Zen Spot #184 — Mindfulness, meditation and Sonny Rollins standing on the bridge in Giverny April 9, 2018 00:00
A case can be made that Claude Monet invented Impressionism. He painted an inspiring series of water lilies in his gardens in Giverny France. Familiar to most art believers, the painting shown above is an exceptional example of his greatest works. In particular, the bridge is a well-known icon.
That said, when viewed in-person, paintings from the Giverny series are among the best examples of abstract expression I’ve ever seen. Stand within three feet of an individual water lily and it disappears completely — and becomes a brushstroke of pure color exclusive of story, composition and context.
While the central images of his extensive Giverny series don’t seem to be metaphorical, they do tell a powerful visceral story of serenity and calm. The bridge is singular despite inspiring a different myth for each viewer. I believed the bridge to span 400 meters despite my understanding of the average size of a water lily.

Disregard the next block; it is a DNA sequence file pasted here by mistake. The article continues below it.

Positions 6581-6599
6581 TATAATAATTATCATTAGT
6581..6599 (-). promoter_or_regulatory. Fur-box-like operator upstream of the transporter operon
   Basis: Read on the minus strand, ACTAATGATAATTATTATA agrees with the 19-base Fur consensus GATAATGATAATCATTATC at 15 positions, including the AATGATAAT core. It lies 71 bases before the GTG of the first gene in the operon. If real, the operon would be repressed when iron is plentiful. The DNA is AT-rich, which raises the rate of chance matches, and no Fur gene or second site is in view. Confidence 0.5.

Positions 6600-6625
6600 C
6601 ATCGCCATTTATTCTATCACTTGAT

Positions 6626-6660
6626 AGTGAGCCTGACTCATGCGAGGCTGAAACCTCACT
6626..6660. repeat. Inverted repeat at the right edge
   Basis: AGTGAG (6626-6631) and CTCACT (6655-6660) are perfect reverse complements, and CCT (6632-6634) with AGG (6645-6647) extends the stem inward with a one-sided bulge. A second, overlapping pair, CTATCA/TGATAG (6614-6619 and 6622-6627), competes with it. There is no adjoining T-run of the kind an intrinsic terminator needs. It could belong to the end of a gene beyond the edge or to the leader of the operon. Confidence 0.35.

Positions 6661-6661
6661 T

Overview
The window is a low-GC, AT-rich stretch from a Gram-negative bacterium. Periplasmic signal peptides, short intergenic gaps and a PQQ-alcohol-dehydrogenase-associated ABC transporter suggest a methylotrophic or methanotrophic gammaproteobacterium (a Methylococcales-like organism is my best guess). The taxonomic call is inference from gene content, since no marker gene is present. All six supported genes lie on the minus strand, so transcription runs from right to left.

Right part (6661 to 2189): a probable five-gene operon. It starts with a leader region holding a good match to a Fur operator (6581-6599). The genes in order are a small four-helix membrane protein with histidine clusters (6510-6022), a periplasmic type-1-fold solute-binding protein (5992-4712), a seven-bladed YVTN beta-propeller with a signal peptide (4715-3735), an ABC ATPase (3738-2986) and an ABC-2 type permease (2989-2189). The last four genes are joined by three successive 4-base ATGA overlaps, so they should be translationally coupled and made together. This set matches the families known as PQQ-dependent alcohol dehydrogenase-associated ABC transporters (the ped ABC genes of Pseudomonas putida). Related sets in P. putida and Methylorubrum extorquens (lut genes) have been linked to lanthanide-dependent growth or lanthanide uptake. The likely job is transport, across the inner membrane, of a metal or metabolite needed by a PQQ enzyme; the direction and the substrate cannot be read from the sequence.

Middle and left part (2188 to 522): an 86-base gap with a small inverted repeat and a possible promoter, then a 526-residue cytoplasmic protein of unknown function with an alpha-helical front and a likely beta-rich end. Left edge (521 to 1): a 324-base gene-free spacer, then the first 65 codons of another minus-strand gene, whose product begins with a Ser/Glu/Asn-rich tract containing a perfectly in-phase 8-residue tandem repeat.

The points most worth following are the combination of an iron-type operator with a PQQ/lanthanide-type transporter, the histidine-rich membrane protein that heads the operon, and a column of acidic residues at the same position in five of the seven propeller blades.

I want the bridge to span 2500 meters. I want the bridge to descend into chaos on both sides. I want a mindful calmness too.
Despite both sides of the Williamsburg Bridge descending into chaos, neighbors in both New York City boroughs frown on the volume of certain types of noise. Control is a funny and unpredictable thing. In the early 1960s, later in the evening, when he needed a place to practice his saxophone, myth holds that he would walk the span perfecting his instrument’s voice.
I’d love to hear him playing while standing on the bridge in Giverny--improvising mindfully, even if he chose silence as his statement.
An artist, entrepreneur and writer walking the Buddhist path, his art focuses on the Dharma Wheel. The four wheels shown above are among over 600 DharmaMechanic has created over the course of his career. Each has a unique story. If you’d like to read the story of these wheels or purchase a framed 20" x 20" ready-to-hang print, visit SilkDharma.com.
What are The Four Noble Truths?
- The truth of suffering
- The truth of the origin of suffering
- The truth of the cessation of suffering
- The truth of the path to the cessation of suffering
What is The Noble Eightfold Path?
- Right view
- Right intention
- Right action
- Right speech
- Right livelihood
- Right effort
- Right mindfulness
- Right concentration
What is a Dharma Wheel?